Almost all instances to date in Latin America have been linked to people who had traveled to coronavirus-battered nations in Europe and Asia. Mexico has reported at least one case linked to travel to the U.S.
But authorities say instances of local contagion will likely accelerate in coming days and weeks, multiplying the number of cases.
In Mexico, where officials had confirmed 41 cases as of Saturday, the government has not moved to limit travel from other countries, possibly to help shield the country’s critical tourism business. Mexico’s economy was already plagued with slow growth before the onset of coronavirus, and now the tourism seems likely to take a large hit as fewer people travel.
As recently as a week ago, Mexican President López Obrador urged citizens not to abandon greeting customs, including hugging and kissing on the cheek.
“You have to hug, nothing is going to happen,” the president said.
Video circulating on social media on Saturday showed the president embracing and kissing well-wishers at a rally.
The president has repeatedly urged people not to “panic” and called on the press to avoid “yellow journalism” by exaggerating the threat and generating “a collective psychosis of fear.” López Obrador has accused political “adversaries” of being behind criticism of his approach.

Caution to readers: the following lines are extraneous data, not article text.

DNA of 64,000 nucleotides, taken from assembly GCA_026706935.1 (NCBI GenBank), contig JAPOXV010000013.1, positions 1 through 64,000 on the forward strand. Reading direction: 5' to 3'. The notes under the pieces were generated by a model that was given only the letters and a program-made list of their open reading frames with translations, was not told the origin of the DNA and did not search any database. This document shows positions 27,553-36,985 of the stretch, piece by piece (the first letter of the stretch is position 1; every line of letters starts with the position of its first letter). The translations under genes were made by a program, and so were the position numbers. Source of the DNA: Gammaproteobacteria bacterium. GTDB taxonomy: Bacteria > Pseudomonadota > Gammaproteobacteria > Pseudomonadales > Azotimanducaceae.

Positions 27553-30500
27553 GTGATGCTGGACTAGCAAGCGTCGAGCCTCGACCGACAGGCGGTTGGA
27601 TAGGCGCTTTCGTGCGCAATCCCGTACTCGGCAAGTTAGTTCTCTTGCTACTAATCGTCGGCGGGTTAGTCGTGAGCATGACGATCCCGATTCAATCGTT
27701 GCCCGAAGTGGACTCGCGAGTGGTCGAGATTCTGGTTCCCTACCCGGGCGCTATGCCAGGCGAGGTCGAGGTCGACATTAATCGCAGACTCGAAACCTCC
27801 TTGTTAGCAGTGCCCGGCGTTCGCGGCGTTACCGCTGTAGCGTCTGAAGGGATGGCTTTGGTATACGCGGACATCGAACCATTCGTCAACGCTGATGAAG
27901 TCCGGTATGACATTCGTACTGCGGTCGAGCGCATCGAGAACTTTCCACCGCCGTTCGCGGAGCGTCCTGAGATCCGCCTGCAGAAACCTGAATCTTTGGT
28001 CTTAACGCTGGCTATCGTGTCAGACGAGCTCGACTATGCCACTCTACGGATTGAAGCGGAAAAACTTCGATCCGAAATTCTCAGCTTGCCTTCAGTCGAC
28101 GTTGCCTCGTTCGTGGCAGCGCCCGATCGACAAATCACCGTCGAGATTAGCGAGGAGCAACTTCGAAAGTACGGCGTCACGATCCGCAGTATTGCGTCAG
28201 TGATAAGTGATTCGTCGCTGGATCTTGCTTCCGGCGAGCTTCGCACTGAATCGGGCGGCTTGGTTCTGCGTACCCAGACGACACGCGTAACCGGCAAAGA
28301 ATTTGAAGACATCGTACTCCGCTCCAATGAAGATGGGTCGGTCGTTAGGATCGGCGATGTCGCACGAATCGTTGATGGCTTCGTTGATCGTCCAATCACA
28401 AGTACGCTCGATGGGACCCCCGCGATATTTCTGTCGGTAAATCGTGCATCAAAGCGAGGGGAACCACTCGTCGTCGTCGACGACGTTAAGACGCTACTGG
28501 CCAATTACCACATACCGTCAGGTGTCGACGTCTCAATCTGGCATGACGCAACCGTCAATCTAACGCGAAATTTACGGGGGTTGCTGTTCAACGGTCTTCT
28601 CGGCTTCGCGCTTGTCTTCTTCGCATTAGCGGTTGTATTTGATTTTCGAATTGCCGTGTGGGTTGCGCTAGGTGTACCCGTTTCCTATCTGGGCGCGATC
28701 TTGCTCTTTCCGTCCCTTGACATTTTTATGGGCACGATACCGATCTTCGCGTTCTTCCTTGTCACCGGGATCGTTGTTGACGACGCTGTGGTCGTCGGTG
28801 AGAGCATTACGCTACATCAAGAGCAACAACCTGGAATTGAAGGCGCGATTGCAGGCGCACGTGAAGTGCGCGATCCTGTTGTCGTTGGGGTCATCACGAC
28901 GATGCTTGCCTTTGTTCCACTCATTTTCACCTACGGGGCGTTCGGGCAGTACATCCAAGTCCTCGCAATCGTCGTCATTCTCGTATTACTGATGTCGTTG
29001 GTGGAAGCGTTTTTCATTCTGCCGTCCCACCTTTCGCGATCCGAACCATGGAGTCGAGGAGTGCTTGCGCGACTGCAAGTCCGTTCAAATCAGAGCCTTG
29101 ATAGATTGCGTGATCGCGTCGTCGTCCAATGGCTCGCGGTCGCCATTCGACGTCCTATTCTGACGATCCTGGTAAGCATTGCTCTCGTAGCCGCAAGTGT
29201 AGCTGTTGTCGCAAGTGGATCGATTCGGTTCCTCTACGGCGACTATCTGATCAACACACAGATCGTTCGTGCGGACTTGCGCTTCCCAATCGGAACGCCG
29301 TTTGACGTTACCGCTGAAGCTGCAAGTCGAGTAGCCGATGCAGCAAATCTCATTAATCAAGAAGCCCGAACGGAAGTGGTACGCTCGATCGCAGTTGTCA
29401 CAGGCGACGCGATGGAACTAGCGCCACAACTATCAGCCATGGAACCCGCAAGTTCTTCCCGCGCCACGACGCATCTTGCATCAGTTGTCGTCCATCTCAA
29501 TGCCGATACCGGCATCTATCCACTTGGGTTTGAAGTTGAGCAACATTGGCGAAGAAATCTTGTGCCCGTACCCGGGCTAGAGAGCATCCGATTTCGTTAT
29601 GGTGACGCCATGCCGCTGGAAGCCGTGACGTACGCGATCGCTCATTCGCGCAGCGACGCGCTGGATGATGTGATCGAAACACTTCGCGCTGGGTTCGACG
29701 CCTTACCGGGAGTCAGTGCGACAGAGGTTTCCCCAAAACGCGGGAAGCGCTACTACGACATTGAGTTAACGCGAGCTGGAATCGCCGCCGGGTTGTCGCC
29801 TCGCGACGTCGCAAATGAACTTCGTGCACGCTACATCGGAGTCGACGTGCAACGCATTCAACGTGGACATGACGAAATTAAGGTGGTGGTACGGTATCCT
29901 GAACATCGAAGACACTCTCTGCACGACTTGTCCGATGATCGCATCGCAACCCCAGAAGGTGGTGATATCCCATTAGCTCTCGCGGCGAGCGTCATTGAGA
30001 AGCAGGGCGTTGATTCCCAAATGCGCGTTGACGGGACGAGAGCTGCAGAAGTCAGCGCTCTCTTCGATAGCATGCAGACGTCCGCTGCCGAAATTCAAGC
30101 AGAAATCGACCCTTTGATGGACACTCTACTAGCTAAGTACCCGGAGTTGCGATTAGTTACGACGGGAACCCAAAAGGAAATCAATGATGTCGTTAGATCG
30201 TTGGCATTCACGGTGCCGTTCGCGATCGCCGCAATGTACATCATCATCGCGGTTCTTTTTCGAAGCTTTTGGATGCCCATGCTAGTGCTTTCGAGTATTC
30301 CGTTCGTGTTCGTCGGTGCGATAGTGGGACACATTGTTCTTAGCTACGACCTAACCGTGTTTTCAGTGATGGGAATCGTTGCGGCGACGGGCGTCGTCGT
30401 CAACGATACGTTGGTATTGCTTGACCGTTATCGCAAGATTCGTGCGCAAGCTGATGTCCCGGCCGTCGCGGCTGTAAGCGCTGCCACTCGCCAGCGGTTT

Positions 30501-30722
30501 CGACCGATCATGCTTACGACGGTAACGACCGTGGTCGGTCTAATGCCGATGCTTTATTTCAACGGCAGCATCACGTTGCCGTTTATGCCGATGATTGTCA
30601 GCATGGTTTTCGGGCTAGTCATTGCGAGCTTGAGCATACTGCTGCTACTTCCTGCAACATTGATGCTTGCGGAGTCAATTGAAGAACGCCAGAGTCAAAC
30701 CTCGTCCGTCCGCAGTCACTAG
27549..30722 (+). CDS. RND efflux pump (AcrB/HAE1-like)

The Mexican president was being “perfectly irresponsible” for not encouraging the social distancing that other countries have embraced, Javier Lozano Alarcón, who served as labor secretary under former President Felipe Calderón, said on Twitter.
“What part of ‘avoid handshakes, hugs and crowds’ have you not understood?” he said.
Mexico is “ill-prepared” for an outbreak given the country’s sputtering economy and an ongoing overhaul of its healthcare system, said Carlos Bravo Regidor, a professor at CIDE, a public research center in Mexico City.
“No country is completely prepared for a shock like this, but Mexico is on the very unprepared side,” he said, citing, among other factors, the country’s low rates of testing for the virus.
The government has said it hasn’t carried out many tests because Mexico has not yet seen a “community spread,” or cases of local contagion not linked to foreign travel.
“But how are you going to know when you enter the communal spread?” Bravo Regidor asked. “You’ll probably find out too late.”
Times staff writers McDonnell and Linthicum reported from Mexico City and Wilkinson from Washington. Times staff writer Cindy Carcamo in Los Angeles and special correspondents Cecilia Sánchez in Mexico City, Andrés D’Alessandro in Buenos Aires, Mery Mogollón in Caracas, Marcelo Soares in Sao Paulo and Chris Kraul in Bogota contributed to this report.